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  • Writer's picturePinky

A Guide to Managing Part-Time Workers Efficiently in Singapore’s F&B Industry

F&B work in Singapore is notoriously transient. Dealing with manpower crises are everyday struggles – flaky part-timers who don’t turn up for their shifts, workers who quit by way of no-shows, being short-handed during festive periods… We could go on.

First things first: Having a team that comprises a significant proportion of part-time employees isn’t necessarily a bad thing. If planned right, you’ll be able to keep up or even improve productivity levels, while ensuring operational agility to cater to peak and slow periods. Now, on to the tips on how to hire, how to schedule shifts, and how to retain your employees.

How to hire

Even before you hire, you should already know how long each potential employee is going to stay. Separate your candidates into two pools: Those who are seeking part-time work voluntarily (students on term break, for instance) and those doing it, well, involuntarily (those who need the cash).

The former group is more likely to only be able to commit to a specified period, while the latter is more likely to be in it for the long term if you retain them well. This should give you an idea of the size of the manpower you’re likely to have down the road, facilitating forward-planning…

…in an ideal world. In reality, F&B businesses deal with employees quitting on short notice, or none at all, frequently (More on how to decrease turnover rates in a bit!). This is why it’s important to recruit all the time, even when you don’t have a vacancy at that point of time. You don’t have to fork out money to constantly advertise vacancies – it costs literally nothing to paste a recruitment ad by your restaurant doors, and keep applications on file for when the need arises.

How to schedule shifts

It goes without saying that the less time and effort you’re spending on schedules, the better. It’s advisable to stick to a relatively fixed roster, where every member of the team, whether full or part-time, is scheduled for the same shifts from week to week. (The lack of tipping culture in Singapore means you don’t have to worry about rotating staff shifts to ensure they get an even share of tips!)

Accommodate changes, but not to the extent of you or your manager’s sanity. A good solution is to put the responsibility on your employees to find someone to cover their shift, should they be unable to commit to their usual schedule.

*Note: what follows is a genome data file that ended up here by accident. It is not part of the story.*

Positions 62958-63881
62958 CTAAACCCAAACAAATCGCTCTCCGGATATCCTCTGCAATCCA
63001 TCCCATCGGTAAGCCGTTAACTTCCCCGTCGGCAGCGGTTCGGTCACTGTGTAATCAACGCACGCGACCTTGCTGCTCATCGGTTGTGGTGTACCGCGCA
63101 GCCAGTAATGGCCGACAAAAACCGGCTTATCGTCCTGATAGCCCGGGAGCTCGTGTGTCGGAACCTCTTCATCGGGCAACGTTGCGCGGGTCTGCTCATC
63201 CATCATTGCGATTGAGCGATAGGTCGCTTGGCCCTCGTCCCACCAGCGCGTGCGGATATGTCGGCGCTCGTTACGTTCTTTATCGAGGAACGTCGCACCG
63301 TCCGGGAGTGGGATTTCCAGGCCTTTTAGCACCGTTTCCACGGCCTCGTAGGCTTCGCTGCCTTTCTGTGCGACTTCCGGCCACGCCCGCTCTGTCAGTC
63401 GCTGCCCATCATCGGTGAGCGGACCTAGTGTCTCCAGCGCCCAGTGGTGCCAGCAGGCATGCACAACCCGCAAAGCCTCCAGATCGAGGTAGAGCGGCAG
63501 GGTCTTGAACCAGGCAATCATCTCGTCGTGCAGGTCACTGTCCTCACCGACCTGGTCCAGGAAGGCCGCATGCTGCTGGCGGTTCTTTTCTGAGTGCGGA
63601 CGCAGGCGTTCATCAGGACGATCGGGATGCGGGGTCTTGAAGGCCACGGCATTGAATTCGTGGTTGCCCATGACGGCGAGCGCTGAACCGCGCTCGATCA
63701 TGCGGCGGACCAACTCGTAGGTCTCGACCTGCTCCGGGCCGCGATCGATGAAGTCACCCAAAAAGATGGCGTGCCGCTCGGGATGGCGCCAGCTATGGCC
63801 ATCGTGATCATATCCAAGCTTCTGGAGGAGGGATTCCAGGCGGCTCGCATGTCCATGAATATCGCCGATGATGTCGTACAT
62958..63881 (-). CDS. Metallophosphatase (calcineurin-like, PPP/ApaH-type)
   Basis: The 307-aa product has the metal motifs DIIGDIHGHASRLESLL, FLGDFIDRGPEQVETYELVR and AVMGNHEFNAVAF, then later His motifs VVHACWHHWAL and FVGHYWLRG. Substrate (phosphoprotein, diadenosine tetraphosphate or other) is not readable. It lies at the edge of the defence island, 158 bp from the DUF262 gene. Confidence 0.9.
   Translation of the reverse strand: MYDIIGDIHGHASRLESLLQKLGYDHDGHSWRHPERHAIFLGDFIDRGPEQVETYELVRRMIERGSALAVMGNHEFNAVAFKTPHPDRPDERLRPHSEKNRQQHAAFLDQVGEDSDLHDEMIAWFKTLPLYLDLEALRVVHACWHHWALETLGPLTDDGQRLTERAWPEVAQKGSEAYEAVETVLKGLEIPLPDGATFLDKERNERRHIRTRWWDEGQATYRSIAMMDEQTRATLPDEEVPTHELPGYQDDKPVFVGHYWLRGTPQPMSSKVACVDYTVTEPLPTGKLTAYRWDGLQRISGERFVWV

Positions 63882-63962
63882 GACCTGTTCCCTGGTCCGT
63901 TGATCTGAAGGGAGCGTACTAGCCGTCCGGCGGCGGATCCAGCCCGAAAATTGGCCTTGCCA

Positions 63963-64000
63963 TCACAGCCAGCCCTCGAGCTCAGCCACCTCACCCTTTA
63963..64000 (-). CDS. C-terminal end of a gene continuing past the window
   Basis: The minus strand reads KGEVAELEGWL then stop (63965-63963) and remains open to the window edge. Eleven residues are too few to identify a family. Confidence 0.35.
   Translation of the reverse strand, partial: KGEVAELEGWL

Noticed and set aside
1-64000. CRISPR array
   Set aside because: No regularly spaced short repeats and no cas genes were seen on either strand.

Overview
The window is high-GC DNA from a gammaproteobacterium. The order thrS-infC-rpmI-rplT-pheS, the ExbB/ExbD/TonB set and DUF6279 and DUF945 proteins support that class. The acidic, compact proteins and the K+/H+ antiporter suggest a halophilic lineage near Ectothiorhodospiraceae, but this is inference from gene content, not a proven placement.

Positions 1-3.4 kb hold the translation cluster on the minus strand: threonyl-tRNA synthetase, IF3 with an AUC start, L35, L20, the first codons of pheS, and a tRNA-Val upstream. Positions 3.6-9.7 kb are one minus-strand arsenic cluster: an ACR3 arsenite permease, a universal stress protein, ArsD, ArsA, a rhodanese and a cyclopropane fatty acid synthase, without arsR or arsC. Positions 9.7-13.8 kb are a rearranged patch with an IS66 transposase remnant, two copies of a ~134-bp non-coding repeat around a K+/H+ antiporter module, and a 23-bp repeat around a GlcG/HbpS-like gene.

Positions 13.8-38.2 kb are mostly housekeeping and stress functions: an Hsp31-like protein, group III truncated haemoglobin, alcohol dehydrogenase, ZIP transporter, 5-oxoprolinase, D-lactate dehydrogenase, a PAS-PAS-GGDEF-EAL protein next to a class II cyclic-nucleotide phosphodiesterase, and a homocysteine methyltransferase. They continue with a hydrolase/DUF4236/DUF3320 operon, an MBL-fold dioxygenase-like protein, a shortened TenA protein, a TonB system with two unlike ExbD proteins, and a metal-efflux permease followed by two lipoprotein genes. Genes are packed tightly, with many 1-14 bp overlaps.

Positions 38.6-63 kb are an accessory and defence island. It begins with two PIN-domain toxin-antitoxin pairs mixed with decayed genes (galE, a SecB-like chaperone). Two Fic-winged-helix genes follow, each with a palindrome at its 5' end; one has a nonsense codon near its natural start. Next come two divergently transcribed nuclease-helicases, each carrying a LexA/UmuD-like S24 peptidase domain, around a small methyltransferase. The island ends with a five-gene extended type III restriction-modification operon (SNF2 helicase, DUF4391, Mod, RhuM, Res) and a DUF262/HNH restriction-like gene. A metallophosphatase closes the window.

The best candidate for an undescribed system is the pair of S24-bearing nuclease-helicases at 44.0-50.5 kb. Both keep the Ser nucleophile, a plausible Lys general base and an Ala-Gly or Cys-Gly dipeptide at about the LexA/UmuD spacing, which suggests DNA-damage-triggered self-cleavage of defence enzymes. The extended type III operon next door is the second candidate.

If you’re writing your weekly schedule starting from Monday and ending on Sunday, it’s time to rethink your processes. Divvy up the hours beginning from your busiest times of the week, allocating these shifts to your employees based on their strengths. If you’re busiest on a Wednesday night when ladies’ night orders pour in non-stop, schedule in employees with the quickest hands; if you’re busiest on a Sunday morning when everyone’s in for a leisurely brunch, schedule in your employees with the best people skills. Continue scheduling backwards, leaving slow periods for the last.

One thing F&B business owners often overlook is measuring schedule efficiency (i.e. how proportionate your staffing is compared to the number of diners at any point of time) as a KPI. There’s a wealth of information in your POS system waiting for you to tap on, and one way to utilise this data is by analysing the efficiency of your team’s shift schedule. From there, identify how you can better plan for shifts moving forward.

How to decrease turnover rate

Managing a team of staff is hard, but count your blessings – at least you’ve got staff to manage. A Singapore government survey reporting resignation rates (the average number of employees resigning in a month divided by the average number of employees in the establishment) at a high of almost 3% thus far in 2018.

But think of it this way: If HR is a problem for every player in the F&B industry, this also presents you the opportunity to build a competitive advantage for recruiting staff, and keeping them in your team.

The easiest method is, of course, to pay more. Not exorbitantly more, but at least above the lowest rates. Feed them well. Offer subsidized commuting. The incentive for your employees goes beyond the financial bonus – paying them the industry minimum without any benefits is basically telling them, “If I could pay you less, I would.” Not very nice!

Proper training is as important, especially in the service sector. Online and video learning company Panoptoreasons, while a corporate office worker, for instance, can take months to fully onboard into their role, diners expect their service attendants to be perfectly knowledgeable and efficient from the very moment they don their uniform. A structured training plan, whether in the form of a mini orientation, buddying or shadowing, not only gets them ready for their role, it also decreases turnover rates by implanting a sense of purpose in your employees, part-time or otherwise.

At cocktail bar Jigger and Pony, a mentorship system is in place for all new employees. And a little tweak to the traditional method of mentorship makes all the difference for them: Employees get to choose which of the four team leaders they’d like for a mentor, instead of having someone assigned to them. This takes the obligation out of the overused “buddy system” that, to your employees, may sound like nothing more than a customary routine.

While you might think you can’t afford to pay any more for manpower (We know rent’s not getting any cheaper!), you might just be paying more if you’re constantly having to deal with understaffing, low retention rates and poor productivity. Taking steps to decrease your turnover rate ultimately makes for a better bottom line, and that’s what we’re all after, right?

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